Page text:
Covid in Sheffield: Cancellations hit restaurants as new restrictions announced to tackle Omicron variant

New Covid restrictions will cost jobs and close restaurants in Sheffield due to a lack of ‘safety net’ this time, a hospitality consultant has warned.

By David Walsh
Tuesday, 14th December 2021, 7:20 pm

‘Plan B’ measures to combat the spread of the Omicron variant were agreed by MPs on Tuesday, having first been announced last week.

They triggered a wave of cancellations that will see some venues go out of business, according to Justin Rowntree, founder of Silversmiths on Arundel Street and now a hospitality consultant.

WHY IS THE SECTOR IN SUCH A PERILOUS SITUATION?

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Many firms are already on ‘thin ice’ due to debts from bounce back loans - and desperate for a good December.

The sector is in a worse situation now than at any time in the pandemic due to a lack of government support, such as grants or furlough which paid the wages of laid-off staff.

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Meanwhile ‘fragile’ firms were already on ‘thin ice’ due to debts from bounce back loans - and they were desperate for a good December.

The new measures include requiring a vaccine passport, or proof of a negative test, to go to nightclubs and football matches. Face masks are compulsory on public transport and in most indoor public venues, except pubs or restaurants. And people should work from home if they can.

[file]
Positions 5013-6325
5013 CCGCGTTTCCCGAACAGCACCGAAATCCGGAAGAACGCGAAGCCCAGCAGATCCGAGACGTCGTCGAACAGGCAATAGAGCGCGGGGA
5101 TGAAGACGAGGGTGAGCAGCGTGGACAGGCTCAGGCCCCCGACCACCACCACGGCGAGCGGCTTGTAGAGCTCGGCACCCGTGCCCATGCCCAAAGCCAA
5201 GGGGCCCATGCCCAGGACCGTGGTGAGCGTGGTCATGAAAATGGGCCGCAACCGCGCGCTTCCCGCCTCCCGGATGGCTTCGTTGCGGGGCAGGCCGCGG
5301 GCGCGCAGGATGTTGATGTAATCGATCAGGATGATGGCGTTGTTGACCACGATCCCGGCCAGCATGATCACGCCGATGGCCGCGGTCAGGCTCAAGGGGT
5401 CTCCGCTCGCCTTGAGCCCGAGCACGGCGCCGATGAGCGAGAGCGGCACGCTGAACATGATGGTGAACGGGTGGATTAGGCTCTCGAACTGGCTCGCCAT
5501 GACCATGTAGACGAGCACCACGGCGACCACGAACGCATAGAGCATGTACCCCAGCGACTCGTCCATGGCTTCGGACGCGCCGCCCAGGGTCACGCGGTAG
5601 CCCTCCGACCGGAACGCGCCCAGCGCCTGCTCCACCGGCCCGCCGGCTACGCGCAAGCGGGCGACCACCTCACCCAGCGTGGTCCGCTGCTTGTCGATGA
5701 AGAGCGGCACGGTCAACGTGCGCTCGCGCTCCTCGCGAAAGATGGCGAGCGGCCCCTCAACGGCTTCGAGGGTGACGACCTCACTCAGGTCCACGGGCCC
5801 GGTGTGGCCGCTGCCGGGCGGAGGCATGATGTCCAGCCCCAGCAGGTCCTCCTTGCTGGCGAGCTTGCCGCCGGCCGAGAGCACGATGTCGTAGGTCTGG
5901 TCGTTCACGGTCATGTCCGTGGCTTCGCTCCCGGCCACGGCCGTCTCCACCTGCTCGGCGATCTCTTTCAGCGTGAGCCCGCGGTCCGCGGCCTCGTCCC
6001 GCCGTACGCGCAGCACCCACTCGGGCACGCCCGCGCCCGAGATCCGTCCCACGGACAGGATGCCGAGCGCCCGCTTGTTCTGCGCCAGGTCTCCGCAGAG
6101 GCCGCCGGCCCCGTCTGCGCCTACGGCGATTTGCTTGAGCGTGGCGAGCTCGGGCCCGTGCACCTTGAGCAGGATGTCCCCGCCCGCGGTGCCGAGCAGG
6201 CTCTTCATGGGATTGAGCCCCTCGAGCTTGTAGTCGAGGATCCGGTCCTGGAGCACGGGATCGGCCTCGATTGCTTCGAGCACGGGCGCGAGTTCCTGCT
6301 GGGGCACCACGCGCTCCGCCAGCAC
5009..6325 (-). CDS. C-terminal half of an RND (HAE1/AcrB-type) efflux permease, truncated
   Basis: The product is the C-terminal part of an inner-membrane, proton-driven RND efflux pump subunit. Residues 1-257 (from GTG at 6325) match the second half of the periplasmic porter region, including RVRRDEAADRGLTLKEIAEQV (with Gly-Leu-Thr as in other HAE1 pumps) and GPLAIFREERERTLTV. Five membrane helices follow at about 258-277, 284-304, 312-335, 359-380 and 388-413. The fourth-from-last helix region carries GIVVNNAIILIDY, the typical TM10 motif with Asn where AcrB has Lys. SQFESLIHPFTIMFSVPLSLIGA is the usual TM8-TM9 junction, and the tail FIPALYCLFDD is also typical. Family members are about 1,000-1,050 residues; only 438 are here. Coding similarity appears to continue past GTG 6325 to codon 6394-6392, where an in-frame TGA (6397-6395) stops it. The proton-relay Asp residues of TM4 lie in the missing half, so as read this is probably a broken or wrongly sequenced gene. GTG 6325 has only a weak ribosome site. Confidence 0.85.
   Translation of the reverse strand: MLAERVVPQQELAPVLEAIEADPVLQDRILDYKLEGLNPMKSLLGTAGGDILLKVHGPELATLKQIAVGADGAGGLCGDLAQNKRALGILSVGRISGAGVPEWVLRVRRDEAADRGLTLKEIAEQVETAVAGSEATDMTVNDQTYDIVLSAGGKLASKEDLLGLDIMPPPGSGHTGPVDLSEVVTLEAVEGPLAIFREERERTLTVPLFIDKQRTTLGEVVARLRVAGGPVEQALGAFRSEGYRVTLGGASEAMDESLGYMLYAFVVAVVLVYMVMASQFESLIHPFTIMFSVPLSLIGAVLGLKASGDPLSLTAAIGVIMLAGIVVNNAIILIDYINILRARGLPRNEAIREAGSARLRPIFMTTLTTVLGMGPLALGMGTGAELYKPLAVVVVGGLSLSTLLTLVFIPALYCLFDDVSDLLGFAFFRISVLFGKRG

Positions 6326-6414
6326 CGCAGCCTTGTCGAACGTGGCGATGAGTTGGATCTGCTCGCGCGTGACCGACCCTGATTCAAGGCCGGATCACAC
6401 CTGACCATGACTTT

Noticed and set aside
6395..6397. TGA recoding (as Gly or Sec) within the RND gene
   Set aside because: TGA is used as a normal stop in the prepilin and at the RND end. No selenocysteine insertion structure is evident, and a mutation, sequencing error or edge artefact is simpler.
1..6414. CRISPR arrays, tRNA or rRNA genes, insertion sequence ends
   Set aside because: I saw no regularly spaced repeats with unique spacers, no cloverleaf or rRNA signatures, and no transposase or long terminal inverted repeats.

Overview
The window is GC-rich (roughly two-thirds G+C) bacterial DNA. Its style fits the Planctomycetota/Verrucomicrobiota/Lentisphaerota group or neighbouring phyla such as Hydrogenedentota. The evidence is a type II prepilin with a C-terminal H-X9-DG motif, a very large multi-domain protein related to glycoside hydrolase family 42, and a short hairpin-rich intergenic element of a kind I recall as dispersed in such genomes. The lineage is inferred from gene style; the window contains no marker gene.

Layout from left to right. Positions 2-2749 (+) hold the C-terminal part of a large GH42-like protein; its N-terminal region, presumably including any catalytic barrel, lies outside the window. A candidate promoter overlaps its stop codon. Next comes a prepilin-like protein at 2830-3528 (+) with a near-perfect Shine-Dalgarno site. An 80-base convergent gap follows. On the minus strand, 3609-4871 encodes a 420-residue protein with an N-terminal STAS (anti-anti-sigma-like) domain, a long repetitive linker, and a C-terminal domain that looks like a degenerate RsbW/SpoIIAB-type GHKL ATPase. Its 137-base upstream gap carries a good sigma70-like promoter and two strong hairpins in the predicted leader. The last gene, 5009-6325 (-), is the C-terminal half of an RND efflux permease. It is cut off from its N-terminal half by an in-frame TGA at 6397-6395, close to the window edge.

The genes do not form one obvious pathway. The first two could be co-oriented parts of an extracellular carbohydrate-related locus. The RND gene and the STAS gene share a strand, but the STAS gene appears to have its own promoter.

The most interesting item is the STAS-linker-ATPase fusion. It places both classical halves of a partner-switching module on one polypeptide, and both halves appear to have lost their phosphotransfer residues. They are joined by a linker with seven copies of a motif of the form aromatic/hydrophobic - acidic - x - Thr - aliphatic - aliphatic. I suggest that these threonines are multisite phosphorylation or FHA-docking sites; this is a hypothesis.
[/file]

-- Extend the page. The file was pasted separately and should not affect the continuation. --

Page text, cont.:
‘Plan B’ measures have triggered a wave of cancellations that will see some venues go out of business, according to Justin Rowntree, founder of Silversmiths on Arundel Street and now a hospitality consultant.

But while none directly affect restaurants and pubs, public concern about the virus is hitting hospitality at a vital time of year.

WHY IS DECEMBER SO IMPORTANT TO RESTAURANTS?

Restaurants need to do at least three times the trade of an average month to get through January, said Mr Rowntree, a non-executive director of Blend Kitchen on Ecclesall Road.

At Blend Kitchen, some 35 per cent of Christmas bookings had already cancelled, three yesterday morning alone, he said.

None of the new measures directly affect restaurants and pubs but concern about the virus is hitting hospitality at a vital time of year.

And with two weeks to go before Christmas, more were expected, he added.

More restrictions, which haven’t been ruled out, would only add to the ‘landslide of calamities’ hitting the sector, he added.

He said: “Blend Kitchen has lost 35 per cent of bookings so far, which is probably worth £5,000 on food, without drinks.

Justin Rowntree, right, and David Edwards at Blend Kitchen on Ecclesall Road. Picture: Chris Etchells

“The bitter irony is the big bookings of up to 50 are the first to cancel. The tables of four and six are generally not cancelling.

“We have a lot of public sector support because we are a social enterprise and they are the first to cancel too because they are sticking to the rules. A casual dining restaurant on West Street might see fewer cancellations.

“The financial situation and the uncertainty are really, really stressful.